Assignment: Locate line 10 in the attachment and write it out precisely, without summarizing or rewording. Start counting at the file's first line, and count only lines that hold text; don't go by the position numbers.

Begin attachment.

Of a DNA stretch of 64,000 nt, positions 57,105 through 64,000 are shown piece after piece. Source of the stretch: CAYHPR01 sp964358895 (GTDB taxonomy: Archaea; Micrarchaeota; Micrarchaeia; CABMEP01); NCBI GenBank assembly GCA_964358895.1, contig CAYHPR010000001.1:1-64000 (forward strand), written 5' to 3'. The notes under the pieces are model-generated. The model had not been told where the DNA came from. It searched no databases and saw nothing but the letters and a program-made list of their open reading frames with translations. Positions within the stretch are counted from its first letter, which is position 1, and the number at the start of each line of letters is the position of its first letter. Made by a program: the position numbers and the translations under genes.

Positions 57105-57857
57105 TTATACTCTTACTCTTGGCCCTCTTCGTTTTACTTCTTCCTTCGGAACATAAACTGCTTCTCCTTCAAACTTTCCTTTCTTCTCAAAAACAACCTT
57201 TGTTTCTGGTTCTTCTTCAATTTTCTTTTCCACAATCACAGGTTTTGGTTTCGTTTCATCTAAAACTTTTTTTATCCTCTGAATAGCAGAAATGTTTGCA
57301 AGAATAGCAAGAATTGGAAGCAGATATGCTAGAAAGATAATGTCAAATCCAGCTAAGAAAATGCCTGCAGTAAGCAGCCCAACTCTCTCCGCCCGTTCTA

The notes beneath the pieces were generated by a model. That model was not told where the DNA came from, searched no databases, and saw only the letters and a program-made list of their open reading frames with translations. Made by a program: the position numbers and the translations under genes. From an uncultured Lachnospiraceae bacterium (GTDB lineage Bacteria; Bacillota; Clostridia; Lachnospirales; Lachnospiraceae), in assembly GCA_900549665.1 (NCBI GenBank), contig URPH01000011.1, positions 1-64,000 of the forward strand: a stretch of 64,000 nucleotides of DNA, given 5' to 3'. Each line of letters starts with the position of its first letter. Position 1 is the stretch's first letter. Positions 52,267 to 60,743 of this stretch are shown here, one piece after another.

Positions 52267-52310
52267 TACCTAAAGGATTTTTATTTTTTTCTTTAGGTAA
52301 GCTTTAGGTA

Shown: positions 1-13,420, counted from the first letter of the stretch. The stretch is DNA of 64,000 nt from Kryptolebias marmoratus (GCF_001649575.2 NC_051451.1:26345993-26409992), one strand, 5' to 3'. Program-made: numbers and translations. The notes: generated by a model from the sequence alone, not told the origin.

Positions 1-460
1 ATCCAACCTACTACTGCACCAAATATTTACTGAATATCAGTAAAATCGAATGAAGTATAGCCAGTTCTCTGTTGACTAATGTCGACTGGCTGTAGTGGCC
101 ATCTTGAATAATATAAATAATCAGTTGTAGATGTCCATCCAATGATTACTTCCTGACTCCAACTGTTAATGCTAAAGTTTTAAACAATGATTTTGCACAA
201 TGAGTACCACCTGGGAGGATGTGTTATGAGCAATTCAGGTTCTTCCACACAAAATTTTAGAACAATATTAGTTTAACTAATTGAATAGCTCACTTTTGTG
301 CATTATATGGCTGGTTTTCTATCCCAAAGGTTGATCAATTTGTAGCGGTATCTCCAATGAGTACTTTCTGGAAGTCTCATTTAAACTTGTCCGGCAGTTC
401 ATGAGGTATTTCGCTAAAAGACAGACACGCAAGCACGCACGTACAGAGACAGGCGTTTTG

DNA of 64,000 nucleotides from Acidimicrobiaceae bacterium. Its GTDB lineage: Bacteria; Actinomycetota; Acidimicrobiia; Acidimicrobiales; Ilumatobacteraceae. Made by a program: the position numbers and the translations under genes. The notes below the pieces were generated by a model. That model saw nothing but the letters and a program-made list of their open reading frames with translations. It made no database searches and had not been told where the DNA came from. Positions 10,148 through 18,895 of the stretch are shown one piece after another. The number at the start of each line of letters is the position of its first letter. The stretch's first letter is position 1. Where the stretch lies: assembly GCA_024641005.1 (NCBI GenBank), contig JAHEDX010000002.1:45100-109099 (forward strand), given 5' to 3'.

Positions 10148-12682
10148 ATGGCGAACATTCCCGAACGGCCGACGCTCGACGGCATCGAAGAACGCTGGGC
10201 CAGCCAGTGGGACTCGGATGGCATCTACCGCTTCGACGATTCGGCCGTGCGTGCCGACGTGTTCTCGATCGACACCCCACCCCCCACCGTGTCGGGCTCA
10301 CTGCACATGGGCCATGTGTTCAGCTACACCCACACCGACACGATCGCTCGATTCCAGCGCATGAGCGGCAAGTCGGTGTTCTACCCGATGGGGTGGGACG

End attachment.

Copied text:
Shown: positions 1-13,420, counted from the first letter of the stretch. The stretch is DNA of 64,000 nt from Kryptolebias marmoratus (GCF_001649575.2 NC_051451.1:26345993-26409992), one strand, 5' to 3'. Program-made: numbers and translations. The notes: generated by a model from the sequence alone, not told the origin.